Next are the gnats or fungus gnats as they call them. They look like mosquitoes that are annoying and are fairly common. The best remedy for gnats would be to keep it somewhere with good airflow, minimal watering, and/or to keep it covered with one of those free-standing net things that people use at barbecues to keep the flies off the food.
Obviously, these preventive measures vary depending on how effective they would be for a certain type of pests. But these can be done with whichever pests are pestering your live microgreens. There are also other ways like mixing baking soda, water and other stuff like hydrogen peroxide. But, honestly, I haven’t done much because as much as possible I don’t want any other chemicals touching the microgreens. Our focus is on producing the best microgreens we can organically. And that’s also the main reason why they are prone to be attacked by these invaders. What I’ve been using now is one of those big bug buzzers that, when they touch it, gives them a nasty (fatal) shock..
And we all know that taking care of live microgreens requires time as well. So, another suggestion is when you see that the microgreens are at their peak, you can harvest them and store them inside the fridge or keep the whole tray in the fridge, that’s if you have enough space for it. Having tested this with a cool room, trays of microgreens can still look good after 3 weeks. Keeping them in the fridge will stop them from growing so once they’re ready to eat it’s ideal. I recommend watering at least once a day if not kept in the fridge, and once every 2-3 days if they are kept in the fridge. To water, put about 20mm of water in the outer tray, place the tray with the microgreens in the water and let them sit for 10mins. Then take the microgreens out and sit them perpendicular to the outer tray to let all the excess water drain off. Once it has stopped dripping, empty the outer tray and put the microgreens back. If they are harvested, you can keep them inside a container (ideally one that will allow a small amount of airflow) with a dry paper towel on the bottom. If you’ve cleaned your harvested greens, make sure to dry them a bit before storing them to avoid getting them soggy.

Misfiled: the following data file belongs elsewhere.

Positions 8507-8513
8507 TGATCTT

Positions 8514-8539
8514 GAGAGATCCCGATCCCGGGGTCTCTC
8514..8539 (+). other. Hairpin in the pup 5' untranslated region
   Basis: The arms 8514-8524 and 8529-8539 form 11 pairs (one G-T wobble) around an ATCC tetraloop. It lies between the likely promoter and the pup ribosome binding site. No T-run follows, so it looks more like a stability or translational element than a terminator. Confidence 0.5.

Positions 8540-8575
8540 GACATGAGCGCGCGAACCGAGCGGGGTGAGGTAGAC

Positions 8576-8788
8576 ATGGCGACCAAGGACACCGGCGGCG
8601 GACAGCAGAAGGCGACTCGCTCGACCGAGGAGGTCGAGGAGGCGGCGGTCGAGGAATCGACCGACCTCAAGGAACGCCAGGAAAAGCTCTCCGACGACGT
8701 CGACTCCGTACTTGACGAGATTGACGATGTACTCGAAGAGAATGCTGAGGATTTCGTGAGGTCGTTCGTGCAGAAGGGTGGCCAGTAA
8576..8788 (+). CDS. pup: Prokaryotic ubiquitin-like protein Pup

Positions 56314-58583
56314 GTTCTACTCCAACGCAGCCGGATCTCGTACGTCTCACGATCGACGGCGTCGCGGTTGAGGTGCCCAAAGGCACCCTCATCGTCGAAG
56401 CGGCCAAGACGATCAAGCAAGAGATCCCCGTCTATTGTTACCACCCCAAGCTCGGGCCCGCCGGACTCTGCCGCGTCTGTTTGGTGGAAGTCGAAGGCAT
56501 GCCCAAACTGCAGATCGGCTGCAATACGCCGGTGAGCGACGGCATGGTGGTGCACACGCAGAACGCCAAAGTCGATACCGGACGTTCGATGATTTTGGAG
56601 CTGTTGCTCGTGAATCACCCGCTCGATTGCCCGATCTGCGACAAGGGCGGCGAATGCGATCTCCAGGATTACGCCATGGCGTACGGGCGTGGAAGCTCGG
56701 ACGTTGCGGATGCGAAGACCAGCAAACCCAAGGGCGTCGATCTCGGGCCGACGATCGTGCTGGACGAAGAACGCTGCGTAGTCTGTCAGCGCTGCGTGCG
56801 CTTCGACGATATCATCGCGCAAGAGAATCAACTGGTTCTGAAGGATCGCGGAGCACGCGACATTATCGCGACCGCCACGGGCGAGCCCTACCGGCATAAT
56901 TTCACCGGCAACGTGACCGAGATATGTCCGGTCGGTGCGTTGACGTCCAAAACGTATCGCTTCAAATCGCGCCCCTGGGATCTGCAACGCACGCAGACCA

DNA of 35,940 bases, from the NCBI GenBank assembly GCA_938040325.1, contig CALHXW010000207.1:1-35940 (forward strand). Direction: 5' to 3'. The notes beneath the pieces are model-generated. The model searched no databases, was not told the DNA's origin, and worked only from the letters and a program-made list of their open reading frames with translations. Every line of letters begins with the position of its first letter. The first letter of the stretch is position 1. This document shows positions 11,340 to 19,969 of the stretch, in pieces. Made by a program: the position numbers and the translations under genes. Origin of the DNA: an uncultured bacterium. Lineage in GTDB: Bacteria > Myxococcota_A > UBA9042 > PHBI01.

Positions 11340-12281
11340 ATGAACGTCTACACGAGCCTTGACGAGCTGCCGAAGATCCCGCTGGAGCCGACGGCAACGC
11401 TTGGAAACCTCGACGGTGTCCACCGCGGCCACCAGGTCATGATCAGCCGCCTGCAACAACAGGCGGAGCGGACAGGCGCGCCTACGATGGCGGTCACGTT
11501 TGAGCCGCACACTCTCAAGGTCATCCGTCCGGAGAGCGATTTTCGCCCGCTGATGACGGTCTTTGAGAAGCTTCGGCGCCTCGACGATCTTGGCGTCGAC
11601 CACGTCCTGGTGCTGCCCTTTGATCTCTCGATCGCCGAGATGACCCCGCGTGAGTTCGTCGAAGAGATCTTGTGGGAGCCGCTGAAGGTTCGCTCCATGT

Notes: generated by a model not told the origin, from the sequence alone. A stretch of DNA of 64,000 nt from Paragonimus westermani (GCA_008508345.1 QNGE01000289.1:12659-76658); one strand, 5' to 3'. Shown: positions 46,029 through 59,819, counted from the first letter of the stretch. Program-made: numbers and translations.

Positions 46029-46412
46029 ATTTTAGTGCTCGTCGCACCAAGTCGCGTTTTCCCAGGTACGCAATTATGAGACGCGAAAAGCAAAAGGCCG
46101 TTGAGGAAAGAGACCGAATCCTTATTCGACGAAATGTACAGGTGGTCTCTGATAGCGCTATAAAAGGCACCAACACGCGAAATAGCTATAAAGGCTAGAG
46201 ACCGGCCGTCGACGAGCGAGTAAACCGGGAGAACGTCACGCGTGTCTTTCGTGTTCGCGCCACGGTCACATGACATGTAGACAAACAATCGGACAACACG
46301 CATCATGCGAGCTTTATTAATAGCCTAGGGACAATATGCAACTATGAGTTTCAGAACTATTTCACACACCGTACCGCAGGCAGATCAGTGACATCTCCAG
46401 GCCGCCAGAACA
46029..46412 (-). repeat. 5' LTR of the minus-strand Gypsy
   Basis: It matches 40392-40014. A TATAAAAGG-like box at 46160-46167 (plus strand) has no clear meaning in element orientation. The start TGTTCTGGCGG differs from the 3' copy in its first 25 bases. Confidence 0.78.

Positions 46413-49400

I hope you find this article helpful. Nonetheless, should there be any issues with your microgreens, you can always contact us via email, phone or our social media accounts.